The researchers then followed 135 of these women during their pregnancy, with 68 (50%) of them using at least one beta-lactam during delivery. Specifically, 47 (35%) used penicillin and 34 (25%) used cephalosporin. Of the 68 women, 67 (97%) tolerated treatment without reactions.

The patient with a reaction experienced immediate nausea and itching after receiving penicillin V with no documented changes in vital signs or observed rash or angioedema. After successful treatment with diphenhydramine and ondansetron, a penicillin label was added back to her chart.

During the postpartum period, 21 (15%) of the participants who were evaluated for penicillin allergy received antibiotics, and 14 of them (10%) used beta-lactams. There were no adverse drug reactions reported.

Compared with a control group of 1,349 women (mean age, 32.5 years; standard deviation, 4.2; 78% white) with a penicillin allergy label who were not evaluated for penicillin allergy, the participants who were evaluated saw no difference in gestational age at delivery (38.8 weeks in the evaluation group vs. 38.5 weeks in the control group).

Also, there were no differences in neonatal birth weight (3,185 g vs. 3,174 g) or risks for cesarean section (OR = 1.3; 95% CI, 0.88-1.96). The researchers further found no association between evaluation and preterm labor, gestational hypertension, preeclampsia, eclampsia, placental abruption or PROM, nor were there any differences in the risk for having a pregnancy complication between the groups (OR = 1.4; 95% CI, 0.84-2.36).

The researchers concluded that pregnant women could be evaluated for penicillin allergy safely via PST and oral IDC and potentially see their penicillin allergy label removed, enabling them to benefit from the use of these antibiotics without increased risk for adverse pregnancy outcomes.

“We found that penicillin testing in pregnant women was not associated with worse outcomes for the woman and baby,” Fadugba said. “The findings were not surprising, but rather confirmed what we expect.”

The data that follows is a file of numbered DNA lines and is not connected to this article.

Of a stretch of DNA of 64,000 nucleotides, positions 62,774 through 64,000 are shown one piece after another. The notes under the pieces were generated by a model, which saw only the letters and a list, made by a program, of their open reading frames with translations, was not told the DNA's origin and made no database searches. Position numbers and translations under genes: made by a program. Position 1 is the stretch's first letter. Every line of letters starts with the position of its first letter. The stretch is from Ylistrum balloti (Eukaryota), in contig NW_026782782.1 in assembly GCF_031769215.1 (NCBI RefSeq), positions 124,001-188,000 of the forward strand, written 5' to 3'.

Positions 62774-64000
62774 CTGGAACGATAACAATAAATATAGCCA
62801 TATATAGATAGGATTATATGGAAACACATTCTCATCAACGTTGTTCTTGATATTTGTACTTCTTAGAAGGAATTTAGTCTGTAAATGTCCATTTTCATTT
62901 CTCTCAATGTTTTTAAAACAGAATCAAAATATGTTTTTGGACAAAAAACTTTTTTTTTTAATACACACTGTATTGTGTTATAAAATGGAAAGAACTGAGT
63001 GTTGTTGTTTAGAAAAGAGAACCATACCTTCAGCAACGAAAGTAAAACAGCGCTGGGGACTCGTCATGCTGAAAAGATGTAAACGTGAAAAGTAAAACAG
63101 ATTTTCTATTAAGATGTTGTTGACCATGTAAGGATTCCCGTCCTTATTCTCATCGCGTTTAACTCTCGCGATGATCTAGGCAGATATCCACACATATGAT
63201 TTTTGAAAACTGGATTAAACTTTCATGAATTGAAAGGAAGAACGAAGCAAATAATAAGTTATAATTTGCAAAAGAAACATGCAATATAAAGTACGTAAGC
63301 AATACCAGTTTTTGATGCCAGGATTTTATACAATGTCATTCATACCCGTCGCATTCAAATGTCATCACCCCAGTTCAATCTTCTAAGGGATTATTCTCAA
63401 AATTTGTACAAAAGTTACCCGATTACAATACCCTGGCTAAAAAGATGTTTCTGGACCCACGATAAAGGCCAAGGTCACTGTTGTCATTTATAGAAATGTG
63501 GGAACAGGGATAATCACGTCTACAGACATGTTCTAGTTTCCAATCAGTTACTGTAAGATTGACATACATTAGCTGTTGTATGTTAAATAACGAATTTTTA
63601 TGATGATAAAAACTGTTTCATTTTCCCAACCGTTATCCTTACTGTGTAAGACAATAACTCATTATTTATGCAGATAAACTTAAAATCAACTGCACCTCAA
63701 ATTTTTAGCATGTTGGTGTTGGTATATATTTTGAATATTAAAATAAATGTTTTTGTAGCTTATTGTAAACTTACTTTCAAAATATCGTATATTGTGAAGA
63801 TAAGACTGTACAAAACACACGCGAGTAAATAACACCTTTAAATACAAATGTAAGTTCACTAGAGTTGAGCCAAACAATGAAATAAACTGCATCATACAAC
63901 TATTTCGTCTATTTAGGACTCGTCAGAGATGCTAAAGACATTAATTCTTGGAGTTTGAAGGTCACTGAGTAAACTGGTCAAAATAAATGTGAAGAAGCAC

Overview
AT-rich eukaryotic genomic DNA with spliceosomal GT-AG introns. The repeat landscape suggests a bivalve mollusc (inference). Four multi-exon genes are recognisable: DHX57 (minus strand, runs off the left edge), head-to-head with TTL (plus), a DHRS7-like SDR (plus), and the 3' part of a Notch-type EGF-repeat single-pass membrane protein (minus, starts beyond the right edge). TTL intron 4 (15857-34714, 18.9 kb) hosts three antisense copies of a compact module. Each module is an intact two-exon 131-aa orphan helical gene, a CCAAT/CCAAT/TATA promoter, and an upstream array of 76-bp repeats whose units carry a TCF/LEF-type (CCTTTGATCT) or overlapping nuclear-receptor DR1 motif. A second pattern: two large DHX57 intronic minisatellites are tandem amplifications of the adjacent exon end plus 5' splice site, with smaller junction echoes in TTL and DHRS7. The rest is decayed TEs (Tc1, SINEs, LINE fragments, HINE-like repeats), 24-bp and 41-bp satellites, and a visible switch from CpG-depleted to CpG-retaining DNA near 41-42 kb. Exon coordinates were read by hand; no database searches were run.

Next steps for care, research

When pregnant patients have a penicillin or amoxicillin allergy on their record, providers should discuss the importance of having this label addressed and should refer patients to a specialist — usually an allergist — who can perform testing with the required expertise in a safe environment where the patient can be monitored for a reaction, Fadugba said.

“Allergy specialists will hopefully use this data to support the idea that penicillin testing in low-risk pregnant patients does not result in worse outcomes for mother and child and may therefore perform testing more readily in appropriate patients,” she said.

However, Fadugba also noted that providers first need to take a good history of their patients to ensure they are at very low risk for having a severe hypersensitivity reaction before undergoing testing. She also said that there were disproportionately fewer nonwhite (African American and Hispanic) pregnant women who underwent evaluation during the study.

“An important future endeavor would be to identify potential barriers that patients may face to being evaluated for their allergy and to address these barriers in order to benefit a broader patient population,” she said.

For more information:

Jumy (Olajumoke) Fadugba, MD, FAAAAI, can be reached at


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Allison C. Ramsey, MD, FACAAI, FAAAAI)

Allison C. Ramsey, MD

These results are in further support of the safety of PST in pregnancy. I think it is also helpful to see that disproving penicillin allergy in pregnancy can affect antibiotic choice postpartum as well.

My own experience is that PST in pregnancy is safe and well-tolerated. It also can lead to more appropriate use of antibiotics during pregnancy, peripartum and postpartum.

In our health system, we have set up a rapid referral system to evaluate pregnant women with penicillin allergy during pregnancy. This study and others show that penicillin evaluations in pregnancy should be standard of care.

Because the data on penicillin evaluations in pregnancy shows that it is safe and effective, I would be more worried about leaving a penicillin allergy label without an evaluation as we know the label is associated with many adverse outcomes.

Next, I think it would be interesting to see an analysis of a large dataset to determine if a mother’s penicillin status has an impact on immediate neonatal outcomes.

Allison C. Ramsey, MD

Chair, American Academy of Allergy, Asthma & Immunology Adverse Reactions to Drugs, Biologicals and Latex Committee

Allergy and clinical immunology, Rochester Regional Health

Clinical assistant professor of medicine, University of Rochester School of Medicine and Dentistry

Disclosures: Ramsey reports no relevant financial disclosures.